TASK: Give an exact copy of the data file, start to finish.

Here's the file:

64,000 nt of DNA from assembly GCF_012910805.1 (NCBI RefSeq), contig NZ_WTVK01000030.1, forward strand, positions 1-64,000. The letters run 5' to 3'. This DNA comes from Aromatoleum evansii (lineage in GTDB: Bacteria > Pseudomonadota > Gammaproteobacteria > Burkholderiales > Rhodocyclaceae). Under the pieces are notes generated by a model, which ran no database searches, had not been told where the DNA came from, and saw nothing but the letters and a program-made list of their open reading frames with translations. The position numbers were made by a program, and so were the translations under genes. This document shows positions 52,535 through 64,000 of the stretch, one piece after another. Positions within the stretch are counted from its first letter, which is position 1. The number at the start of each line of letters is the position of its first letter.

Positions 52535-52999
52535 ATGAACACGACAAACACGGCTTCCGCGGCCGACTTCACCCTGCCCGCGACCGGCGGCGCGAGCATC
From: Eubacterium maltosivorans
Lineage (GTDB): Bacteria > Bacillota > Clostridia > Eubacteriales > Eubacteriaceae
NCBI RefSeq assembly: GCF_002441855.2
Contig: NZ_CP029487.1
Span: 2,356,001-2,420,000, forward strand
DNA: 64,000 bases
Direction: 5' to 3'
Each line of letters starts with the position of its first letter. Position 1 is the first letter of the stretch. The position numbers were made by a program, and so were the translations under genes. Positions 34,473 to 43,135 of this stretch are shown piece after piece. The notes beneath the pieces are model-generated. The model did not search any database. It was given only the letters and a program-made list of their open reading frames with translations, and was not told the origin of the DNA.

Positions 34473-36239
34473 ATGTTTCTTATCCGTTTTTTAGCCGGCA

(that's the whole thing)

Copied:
64,000 nt of DNA from assembly GCF_012910805.1 (NCBI RefSeq), contig NZ_WTVK01000030.1, forward strand, positions 1-64,000. The letters run 5' to 3'. This DNA comes from Aromatoleum evansii (lineage in GTDB: Bacteria > Pseudomonadota > Gammaproteobacteria > Burkholderiales > Rhodocyclaceae). Under the pieces are notes generated by a model, which ran no database searches, had not been told where the DNA came from, and saw nothing but the letters and a program-made list of their open reading frames with translations. The position numbers were made by a program, and so were the translations under genes. This document shows positions 52,535 through 64,000 of the stretch, one piece after another. Positions within the stretch are counted from its first letter, which is position 1. The number at the start of each line of letters is the position of its first letter.

Positions 52535-52999
52535 ATGAACACGACAAACACGGCTTCCGCGGCCGACTTCACCCTGCCCGCGACCGGCGGCGCGAGCATC
From: Eubacterium maltosivorans
Lineage (GTDB): Bacteria > Bacillota > Clostridia > Eubacteriales > Eubacteriaceae
NCBI RefSeq assembly: GCF_002441855.2
Contig: NZ_CP029487.1
Span: 2,356,001-2,420,000, forward strand
DNA: 64,000 bases
Direction: 5' to 3'
Each line of letters starts with the position of its first letter. Position 1 is the first letter of the stretch. The position numbers were made by a program, and so were the translations under genes. Positions 34,473 to 43,135 of this stretch are shown piece after piece. The notes beneath the pieces are model-generated. The model did not search any database. It was given only the letters and a program-made list of their open reading frames with translations, and was not told the origin of the DNA.

Positions 34473-36239
34473 ATGTTTCTTATCCGTTTTTTAGCCGGCA